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Violence In The Workplace: Reducing Occurrences

Violence in the workplace has been identified as a significant cause of occupational injury and death. The workplace may be designated as an office, factory, warehouse, hospital, store or taxicab. It has been determined at approximately 20 workers are killed and 18,000 are physically attacked while at work, thus violence in the workplace results in loss of income through the loss of workdays and wages (Kwesiga et al. , 2007). Workplace violence is more frequently observed in particular work settings.

Retail trade and service industries make up approximately 50% of workplace killings and around 85% of non-fatal attacks at the workplace. It has been observed that taxicab drivers face the greatest risk of workplace murders due to the nature of their occupation. On the other hand, workers in settings such as healthcare, community services and retail are at a heightened risk for non-fatal physical attacks. There are several risk factors that create a scenario that is favorable for violence at the workplace.

The most substantial factors consist of performing transactions with the public, operating using money as the medium for business and delivering products and services. In order to reduce and prevent the incidence of violence at the workplace, prevention strategies have been designed that include designing the workplace and educating workers about violence when on duty. For workplaces the frequently handle cash such as retail offices, locked drop safes are often employed to keep the money in the workplace.

In addition, workers that handle cash at the workplace are advised to carry only a small amount of cash, as well as put out a sign or poster that only limited cash is available for transaction at the workplace. Other businesses have explored the option of performing cashless transactions through the use of automatic teller account cards or debit cards. Such measures decrease the frequency of handling cash between workers and customers. It is also advisable that physical barriers between workers and customers be erected at the workplace.

Such separation of the workers from the general public can provide safety to the workers and also serve as a deterrent to those individuals who plan to conduct a robbery at the establishment. This is often observed at gas stations, convenience stores, hospital emergency departments and social services agencies. The counters of these workers are often equipped with bullet-proof windows and allow a limited physical distance between the workers and the potential perpetrators.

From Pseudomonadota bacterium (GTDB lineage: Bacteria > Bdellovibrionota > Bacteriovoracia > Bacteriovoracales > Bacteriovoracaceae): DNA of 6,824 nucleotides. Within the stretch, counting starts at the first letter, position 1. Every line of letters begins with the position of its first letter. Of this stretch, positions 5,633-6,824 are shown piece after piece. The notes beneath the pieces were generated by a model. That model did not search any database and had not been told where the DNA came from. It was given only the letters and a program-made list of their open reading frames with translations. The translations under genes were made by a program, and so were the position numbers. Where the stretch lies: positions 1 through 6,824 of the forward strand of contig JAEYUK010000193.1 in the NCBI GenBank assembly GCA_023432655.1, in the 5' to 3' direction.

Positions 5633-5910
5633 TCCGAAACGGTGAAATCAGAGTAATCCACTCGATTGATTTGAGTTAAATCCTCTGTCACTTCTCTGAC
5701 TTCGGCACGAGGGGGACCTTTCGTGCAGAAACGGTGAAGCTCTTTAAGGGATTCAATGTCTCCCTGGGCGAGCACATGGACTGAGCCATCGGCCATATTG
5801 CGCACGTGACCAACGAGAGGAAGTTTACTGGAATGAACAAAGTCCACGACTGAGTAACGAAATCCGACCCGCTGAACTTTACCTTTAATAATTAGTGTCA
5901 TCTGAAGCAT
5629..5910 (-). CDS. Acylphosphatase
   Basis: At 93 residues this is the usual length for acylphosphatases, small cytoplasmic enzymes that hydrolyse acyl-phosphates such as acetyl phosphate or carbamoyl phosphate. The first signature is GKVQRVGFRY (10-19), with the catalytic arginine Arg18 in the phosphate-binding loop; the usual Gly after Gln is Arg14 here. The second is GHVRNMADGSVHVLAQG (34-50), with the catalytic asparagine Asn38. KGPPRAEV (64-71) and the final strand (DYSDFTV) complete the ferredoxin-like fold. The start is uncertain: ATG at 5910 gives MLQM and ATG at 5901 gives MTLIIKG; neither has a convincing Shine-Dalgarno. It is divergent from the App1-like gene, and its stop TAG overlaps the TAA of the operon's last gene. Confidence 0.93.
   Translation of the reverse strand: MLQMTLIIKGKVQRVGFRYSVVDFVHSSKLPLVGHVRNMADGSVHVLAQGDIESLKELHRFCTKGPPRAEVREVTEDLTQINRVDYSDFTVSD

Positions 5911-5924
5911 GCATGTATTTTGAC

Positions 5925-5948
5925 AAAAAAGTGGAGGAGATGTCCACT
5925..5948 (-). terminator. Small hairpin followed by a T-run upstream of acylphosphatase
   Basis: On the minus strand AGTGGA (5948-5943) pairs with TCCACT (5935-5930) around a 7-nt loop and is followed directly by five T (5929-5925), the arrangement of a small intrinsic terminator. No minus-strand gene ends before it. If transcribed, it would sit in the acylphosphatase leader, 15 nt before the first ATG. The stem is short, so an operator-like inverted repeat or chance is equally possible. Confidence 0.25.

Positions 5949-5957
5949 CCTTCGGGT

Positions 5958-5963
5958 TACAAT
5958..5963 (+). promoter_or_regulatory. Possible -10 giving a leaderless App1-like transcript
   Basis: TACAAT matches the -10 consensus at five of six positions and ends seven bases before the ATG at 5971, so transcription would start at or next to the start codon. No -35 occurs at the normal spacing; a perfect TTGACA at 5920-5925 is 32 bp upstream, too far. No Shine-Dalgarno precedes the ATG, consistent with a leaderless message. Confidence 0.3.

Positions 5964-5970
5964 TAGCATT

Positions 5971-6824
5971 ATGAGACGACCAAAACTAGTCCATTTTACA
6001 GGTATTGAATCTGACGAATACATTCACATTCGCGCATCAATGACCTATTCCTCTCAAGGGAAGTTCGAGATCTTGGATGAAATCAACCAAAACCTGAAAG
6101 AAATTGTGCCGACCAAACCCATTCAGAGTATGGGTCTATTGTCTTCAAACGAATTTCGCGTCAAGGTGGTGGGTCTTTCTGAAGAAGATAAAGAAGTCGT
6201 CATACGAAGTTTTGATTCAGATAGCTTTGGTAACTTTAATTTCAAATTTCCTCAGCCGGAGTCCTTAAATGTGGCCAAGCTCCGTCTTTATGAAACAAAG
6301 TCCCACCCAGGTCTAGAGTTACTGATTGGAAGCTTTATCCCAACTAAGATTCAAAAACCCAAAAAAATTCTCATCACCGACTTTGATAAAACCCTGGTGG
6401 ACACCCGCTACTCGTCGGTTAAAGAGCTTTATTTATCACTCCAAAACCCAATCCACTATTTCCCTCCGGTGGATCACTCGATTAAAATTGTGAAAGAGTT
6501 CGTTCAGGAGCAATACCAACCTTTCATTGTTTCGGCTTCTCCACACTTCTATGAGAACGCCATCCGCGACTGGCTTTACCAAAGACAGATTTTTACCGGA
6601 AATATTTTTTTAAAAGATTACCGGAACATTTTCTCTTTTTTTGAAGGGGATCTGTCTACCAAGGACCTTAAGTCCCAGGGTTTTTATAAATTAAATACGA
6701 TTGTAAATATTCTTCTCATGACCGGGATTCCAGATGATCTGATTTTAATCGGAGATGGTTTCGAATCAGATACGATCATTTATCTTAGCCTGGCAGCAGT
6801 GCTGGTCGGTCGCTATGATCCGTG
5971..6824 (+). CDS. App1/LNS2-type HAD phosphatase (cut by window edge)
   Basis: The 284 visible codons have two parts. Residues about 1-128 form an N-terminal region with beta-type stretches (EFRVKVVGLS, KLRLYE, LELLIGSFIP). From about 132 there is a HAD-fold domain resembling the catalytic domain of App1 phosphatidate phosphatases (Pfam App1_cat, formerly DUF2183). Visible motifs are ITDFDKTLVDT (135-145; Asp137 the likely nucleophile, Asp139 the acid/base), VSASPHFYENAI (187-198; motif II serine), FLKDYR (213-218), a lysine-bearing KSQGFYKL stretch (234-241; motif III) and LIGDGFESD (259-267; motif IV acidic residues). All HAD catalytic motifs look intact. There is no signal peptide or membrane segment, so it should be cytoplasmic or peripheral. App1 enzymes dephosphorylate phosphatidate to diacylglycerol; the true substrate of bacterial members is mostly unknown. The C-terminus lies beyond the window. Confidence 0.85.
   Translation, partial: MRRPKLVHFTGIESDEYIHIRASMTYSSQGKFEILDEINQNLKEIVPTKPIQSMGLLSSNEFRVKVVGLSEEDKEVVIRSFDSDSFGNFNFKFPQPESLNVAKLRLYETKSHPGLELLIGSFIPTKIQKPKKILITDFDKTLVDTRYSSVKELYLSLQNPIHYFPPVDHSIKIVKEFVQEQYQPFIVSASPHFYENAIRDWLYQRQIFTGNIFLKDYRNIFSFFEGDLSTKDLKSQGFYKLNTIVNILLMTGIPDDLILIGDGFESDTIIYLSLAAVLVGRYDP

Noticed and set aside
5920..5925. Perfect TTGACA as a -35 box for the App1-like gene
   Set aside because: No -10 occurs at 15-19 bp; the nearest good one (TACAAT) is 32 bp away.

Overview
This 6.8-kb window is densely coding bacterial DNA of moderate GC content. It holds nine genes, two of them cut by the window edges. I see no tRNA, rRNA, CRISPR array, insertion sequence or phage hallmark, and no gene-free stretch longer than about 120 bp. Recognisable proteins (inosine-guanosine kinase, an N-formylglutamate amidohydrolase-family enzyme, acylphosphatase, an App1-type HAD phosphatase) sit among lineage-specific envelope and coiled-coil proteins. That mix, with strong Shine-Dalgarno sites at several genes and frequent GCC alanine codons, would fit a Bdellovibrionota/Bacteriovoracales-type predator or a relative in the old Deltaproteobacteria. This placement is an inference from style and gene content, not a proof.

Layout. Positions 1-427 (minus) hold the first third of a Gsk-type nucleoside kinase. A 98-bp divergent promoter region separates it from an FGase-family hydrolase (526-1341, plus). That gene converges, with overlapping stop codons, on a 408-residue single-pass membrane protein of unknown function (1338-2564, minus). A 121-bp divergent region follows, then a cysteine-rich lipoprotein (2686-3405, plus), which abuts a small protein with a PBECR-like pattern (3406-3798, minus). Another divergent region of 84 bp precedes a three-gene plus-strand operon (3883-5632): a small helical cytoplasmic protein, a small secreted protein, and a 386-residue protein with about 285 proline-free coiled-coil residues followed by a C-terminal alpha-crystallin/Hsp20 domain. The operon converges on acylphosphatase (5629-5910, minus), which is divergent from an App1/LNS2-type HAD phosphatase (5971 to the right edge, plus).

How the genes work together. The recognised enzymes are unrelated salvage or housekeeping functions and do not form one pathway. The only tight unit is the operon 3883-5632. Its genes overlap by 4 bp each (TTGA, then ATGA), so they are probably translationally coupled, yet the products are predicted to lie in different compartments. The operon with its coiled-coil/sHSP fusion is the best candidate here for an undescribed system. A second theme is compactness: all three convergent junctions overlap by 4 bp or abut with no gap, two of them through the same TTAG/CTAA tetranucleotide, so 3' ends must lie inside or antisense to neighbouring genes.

However, it should also be considered that such physical barriers should be affect the comfort and ease of the customers and workers in dealing with each other. Proper illumination at the workplace is also a factor that should be checked for prevention of violence at the workplace. The external lighting of the workplace should also be reviewed, so that the establishment is properly lighted and visible. The entrance and exit doors of the workplace should also be well identified for quick movement of workers from violent incidents.

Security devices can also be installed at the workplace, such as security cameras and alarm buttons for access to police enforcers at the moment of any assault. A prevention program for workplace violence should be provided to the employees and this must educate them to follow a technique for documenting incidents of violence as well as what to do during an actual violent incident. More importantly, there should also be open communication between the supervisors and workers at the workplace so that any suspicious or dangerous threat can be quickly reported and monitored.

It has been observed that most of the workplace-related killings are consequences of robbery at the workplace. Any individual can be a victim of violence at the workplace, but those individuals that work at the described industries and occupations are more susceptible.

Reference

Kwesiga E, Bell MP, Pattie M and Moe AM (2007): Exploring the literature on relationships between gender roles, intimate partner violence, occupational status, and organizational benefits. J. Interpers. Violence. 22(3):312-26.

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